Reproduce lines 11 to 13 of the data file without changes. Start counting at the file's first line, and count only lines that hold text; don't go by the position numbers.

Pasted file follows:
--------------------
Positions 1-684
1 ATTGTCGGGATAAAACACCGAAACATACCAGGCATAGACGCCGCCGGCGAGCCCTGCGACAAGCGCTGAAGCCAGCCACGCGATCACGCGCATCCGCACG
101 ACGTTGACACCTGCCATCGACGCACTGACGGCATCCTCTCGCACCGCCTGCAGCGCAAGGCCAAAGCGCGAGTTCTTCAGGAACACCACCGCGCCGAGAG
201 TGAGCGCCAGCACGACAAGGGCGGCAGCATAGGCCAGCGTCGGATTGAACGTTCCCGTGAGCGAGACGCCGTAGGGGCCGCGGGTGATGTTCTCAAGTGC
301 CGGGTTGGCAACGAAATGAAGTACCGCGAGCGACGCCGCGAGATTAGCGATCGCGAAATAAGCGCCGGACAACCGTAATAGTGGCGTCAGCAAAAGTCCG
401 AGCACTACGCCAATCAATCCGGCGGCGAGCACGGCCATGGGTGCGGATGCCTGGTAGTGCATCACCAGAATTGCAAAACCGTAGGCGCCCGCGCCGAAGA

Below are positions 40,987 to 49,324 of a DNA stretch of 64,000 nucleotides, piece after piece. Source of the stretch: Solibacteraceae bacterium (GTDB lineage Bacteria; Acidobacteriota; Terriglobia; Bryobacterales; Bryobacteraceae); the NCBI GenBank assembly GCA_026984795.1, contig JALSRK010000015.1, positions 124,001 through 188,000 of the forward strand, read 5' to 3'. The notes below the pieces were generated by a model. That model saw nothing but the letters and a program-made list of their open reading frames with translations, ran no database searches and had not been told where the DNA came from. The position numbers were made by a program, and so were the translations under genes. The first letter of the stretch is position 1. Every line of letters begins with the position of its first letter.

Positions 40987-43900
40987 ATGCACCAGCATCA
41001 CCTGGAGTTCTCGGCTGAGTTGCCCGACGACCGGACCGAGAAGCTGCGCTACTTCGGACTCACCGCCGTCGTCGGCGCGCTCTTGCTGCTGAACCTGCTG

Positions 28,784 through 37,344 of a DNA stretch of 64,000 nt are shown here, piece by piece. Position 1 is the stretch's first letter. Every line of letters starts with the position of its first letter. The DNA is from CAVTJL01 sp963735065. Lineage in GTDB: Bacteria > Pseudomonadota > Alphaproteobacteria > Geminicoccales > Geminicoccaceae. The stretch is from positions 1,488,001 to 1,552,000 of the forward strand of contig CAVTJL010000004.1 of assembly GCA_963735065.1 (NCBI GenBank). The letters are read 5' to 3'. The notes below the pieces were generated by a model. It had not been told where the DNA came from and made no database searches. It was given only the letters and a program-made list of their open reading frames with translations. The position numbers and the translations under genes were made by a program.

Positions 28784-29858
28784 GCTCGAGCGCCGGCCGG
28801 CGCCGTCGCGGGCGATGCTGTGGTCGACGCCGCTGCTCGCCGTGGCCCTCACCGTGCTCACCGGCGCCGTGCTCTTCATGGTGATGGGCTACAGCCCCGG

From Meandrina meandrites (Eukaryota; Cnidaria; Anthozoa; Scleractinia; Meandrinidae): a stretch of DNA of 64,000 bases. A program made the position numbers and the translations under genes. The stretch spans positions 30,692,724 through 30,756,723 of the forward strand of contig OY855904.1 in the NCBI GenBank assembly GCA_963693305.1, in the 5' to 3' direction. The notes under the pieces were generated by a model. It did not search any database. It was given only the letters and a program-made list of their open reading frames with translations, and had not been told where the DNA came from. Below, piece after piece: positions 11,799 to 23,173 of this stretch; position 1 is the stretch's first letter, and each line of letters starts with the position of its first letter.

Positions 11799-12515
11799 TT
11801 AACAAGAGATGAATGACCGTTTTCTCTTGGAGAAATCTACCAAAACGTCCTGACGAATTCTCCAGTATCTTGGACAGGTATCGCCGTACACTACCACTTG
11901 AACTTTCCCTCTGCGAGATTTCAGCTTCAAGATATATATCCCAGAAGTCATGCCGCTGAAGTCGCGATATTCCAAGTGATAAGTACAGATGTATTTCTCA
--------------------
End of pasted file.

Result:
Positions 28,784 through 37,344 of a DNA stretch of 64,000 nt are shown here, piece by piece. Position 1 is the stretch's first letter. Every line of letters starts with the position of its first letter. The DNA is from CAVTJL01 sp963735065. Lineage in GTDB: Bacteria > Pseudomonadota > Alphaproteobacteria > Geminicoccales > Geminicoccaceae. The stretch is from positions 1,488,001 to 1,552,000 of the forward strand of contig CAVTJL010000004.1 of assembly GCA_963735065.1 (NCBI GenBank). The letters are read 5' to 3'. The notes below the pieces were generated by a model. It had not been told where the DNA came from and made no database searches. It was given only the letters and a program-made list of their open reading frames with translations. The position numbers and the translations under genes were made by a program.

Positions 28784-29858
28784 GCTCGAGCGCCGGCCGG